Study on the Production and Transport Properties of Nanofluids
thesisposted on 21.06.2016, 00:00 by Gi-Hwan Lee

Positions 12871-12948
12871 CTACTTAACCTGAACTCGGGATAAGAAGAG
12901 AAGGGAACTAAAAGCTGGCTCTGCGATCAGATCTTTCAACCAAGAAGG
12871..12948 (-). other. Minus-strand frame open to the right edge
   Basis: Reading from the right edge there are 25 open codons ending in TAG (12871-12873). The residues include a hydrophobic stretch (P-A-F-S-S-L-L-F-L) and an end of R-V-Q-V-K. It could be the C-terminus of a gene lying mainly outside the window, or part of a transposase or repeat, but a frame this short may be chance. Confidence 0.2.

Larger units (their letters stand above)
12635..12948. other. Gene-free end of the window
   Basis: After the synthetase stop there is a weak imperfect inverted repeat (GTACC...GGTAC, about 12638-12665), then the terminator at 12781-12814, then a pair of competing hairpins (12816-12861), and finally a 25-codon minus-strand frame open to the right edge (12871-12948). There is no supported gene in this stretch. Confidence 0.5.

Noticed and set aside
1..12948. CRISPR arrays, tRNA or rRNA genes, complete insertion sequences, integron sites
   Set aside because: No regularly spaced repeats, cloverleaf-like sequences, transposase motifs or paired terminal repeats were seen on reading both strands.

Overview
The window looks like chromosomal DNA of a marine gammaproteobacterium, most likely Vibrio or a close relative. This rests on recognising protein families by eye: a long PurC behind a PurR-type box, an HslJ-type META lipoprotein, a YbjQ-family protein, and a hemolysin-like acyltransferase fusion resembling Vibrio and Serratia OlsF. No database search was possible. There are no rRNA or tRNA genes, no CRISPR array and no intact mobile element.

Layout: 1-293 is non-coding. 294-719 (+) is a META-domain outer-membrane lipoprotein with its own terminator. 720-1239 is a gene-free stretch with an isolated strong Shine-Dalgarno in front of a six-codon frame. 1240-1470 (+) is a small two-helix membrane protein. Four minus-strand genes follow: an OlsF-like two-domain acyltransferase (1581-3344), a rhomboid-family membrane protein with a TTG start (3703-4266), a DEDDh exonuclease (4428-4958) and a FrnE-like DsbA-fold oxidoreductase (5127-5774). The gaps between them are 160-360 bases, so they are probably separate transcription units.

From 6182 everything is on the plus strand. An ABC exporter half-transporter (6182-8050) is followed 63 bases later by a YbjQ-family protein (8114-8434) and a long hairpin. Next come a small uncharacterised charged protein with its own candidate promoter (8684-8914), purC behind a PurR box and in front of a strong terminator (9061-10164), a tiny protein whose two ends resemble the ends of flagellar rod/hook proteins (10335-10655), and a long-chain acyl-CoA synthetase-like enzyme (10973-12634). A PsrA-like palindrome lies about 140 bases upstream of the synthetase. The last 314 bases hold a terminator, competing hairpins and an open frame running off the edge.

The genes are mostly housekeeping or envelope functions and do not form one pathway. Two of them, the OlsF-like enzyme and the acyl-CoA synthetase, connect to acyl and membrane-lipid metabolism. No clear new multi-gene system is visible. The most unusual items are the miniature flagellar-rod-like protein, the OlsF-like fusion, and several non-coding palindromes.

A new engineering medium, called nanofluid, has attracted wide attention due to its relevance to many cooling processes in engineering applications. Nanofluids have been shown to possess unique thermal transport properties and superior performance that cannot be attained by traditional heat transfer fluids or conventional particle fluid suspensions. These novel materials show great promise as next-generation heat transfer fluids for innovative applications in many industrial fields. A conventional ultrasonic bath was used in this work to examine the feasibility of forming aqueous suspensions of spherical gold nanoparticles (GNPs). The effects of ultrasonic energy on the size and morphology of GNPs were investigated. Gold nanofluids with highly monodispersed spherical GNPs were successfully synthesized by sodium citrate reduction in a conventional ultrasonic bath, without additional heating or magnetic stirring, as evidenced by ultraviolet–visible spectra and transmission electron microscopy. Ultrasonic energy was shown to be a key parameter for producing gold nanofluids with spherical GNPs of tunable sizes. A proposed scheme for understanding the role of ultrasonic energy in the formation and growth of GNPs has been discussed. The single-step method demonstrated in this study offers new opportunities in the production of aqueous suspensions of monodispersed spherical GNPs. Centrifugation was also used with the two-step nanofluid production method in the present study. The research employed three different alumina nanofluids, each with different nanoparticle size, which can be produced from the same original nanoparticle dispersion by means of centrifugation without dispersants or surfactants. Measurements of thermal conductivity of alumina nanofluids were conducted over a broad range of temperatures from 10 to 80 °C. The experimental results were compared to the effective medium theory models and the calculated Brownian velocity. The experimental results show the size- and temperature-dependency of the thermal conductivity enhancement. Moreover, it is found that the temperature effect depends on the particle size. In other words, there is a coupling dependency between the nanoparticle size and temperature in heat conduction enhancement of alumina nanofluids. Finally, it is concluded that the Brownian velocity is the key factor responsible for the temperature- and size-dependency of the thermal conductivity of alumina nanofluids.